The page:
US govt imposes visa restrictions on Kogi, Bayelsa election offenders

The United States government has restricted individuals who caused an act of violence in Kogi and Bayelsa state's election in 2019 from entering their country
ES
Ernest Sunday

The United States government has imposed visa restrictions on individuals who were responsible for the act of violence, intimidation and corruption in Kogi and Bayelsa state's 2019 election.

According to a statement by spokesperson United States Department of State, Morgan Ortagus, U.S Secretary of State, Mike Pompeo, imposed the sanctions on individuals who caused the violence in the election conducted on November 2019.

Ortagus said that the US government condemns any form of violence during an election as they are supporters of Nigeria's democracy.

She also urged the stakeholders of Edo and Ondo States to make sure that they conduct a free and fair election in their upcoming election with no violence.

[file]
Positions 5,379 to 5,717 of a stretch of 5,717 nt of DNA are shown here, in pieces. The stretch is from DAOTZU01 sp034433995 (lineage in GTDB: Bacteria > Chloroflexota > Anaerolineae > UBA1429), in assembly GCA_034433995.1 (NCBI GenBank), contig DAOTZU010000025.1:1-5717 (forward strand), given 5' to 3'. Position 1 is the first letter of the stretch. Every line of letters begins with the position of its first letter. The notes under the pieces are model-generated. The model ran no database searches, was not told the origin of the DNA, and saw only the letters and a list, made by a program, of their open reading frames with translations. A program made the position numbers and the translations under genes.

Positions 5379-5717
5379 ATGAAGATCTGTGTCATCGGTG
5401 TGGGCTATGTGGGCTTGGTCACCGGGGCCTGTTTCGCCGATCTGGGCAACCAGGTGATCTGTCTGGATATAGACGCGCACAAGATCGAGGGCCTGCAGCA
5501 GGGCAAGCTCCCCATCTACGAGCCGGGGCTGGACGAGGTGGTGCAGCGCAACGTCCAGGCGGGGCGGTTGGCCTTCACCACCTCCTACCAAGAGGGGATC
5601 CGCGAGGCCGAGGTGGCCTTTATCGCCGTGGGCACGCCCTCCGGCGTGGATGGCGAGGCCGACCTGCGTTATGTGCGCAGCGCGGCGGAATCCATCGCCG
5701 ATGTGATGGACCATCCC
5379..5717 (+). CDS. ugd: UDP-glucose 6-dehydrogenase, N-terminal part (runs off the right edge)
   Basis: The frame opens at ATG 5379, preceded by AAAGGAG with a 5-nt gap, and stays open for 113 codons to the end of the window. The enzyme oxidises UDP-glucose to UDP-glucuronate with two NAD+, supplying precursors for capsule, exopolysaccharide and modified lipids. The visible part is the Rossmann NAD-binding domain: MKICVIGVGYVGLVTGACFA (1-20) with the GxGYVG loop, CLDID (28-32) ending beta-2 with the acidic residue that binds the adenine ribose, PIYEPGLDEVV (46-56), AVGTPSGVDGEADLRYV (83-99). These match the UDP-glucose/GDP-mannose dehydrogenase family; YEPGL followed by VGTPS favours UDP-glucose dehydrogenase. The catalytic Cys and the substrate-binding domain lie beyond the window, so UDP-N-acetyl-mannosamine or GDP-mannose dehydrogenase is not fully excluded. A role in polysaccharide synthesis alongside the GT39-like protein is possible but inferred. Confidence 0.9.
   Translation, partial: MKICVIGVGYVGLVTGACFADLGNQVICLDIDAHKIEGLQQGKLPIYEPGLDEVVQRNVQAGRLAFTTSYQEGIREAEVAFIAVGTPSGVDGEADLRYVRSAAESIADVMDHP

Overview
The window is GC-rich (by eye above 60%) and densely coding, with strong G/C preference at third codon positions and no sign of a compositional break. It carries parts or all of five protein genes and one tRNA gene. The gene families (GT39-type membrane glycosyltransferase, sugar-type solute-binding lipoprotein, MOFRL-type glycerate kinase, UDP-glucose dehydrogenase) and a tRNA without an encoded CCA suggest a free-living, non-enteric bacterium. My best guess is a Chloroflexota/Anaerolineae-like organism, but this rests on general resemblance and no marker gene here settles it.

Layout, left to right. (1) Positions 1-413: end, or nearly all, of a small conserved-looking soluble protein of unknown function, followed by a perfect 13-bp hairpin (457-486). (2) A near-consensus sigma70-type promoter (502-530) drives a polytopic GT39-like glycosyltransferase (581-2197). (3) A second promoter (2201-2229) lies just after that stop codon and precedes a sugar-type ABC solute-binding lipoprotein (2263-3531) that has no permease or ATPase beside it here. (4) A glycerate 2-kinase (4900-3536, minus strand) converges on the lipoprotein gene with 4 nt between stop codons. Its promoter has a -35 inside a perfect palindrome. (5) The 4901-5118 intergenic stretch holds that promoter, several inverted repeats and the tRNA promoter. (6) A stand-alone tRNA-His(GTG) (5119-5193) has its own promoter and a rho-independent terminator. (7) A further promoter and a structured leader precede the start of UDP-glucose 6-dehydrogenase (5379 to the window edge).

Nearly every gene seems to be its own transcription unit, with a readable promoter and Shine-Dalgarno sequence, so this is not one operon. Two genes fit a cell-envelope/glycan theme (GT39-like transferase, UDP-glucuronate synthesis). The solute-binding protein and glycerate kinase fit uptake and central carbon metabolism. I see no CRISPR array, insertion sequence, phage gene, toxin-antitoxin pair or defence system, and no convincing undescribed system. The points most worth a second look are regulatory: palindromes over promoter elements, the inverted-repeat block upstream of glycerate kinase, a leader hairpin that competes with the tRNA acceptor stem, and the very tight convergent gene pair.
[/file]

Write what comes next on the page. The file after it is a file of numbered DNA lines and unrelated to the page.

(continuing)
“We condemn the acts of violence, intimidation, or corruption that harmed Nigerians and undermined the democratic process.

"As the Edo and Ondo State off-cycle elections near, we urge all stakeholders, including the Independent National Electoral Commission, the political parties, and the security services, to uphold the tenets of democracy and facilitate genuinely free and fair elections, conducted in an appropriately transparent and non-violent manner.

“In a statement on January 24, 2019, the U.S. Government said we would consider consequences – including visa restrictions – for individuals responsible for undermining the Nigerian democratic process or for organising election-related violence.

“In July 2019, we announced the imposition of visa restrictions on Nigerians who undermined the February and March 2019 elections.

"Today, the Secretary of State is imposing additional visa restrictions on individuals for their actions surrounding the November 2019 Kogi and Bayelsa States elections and in the run-up to the September and October 2020 Edo and Ondo State elections,” Ortagus said.

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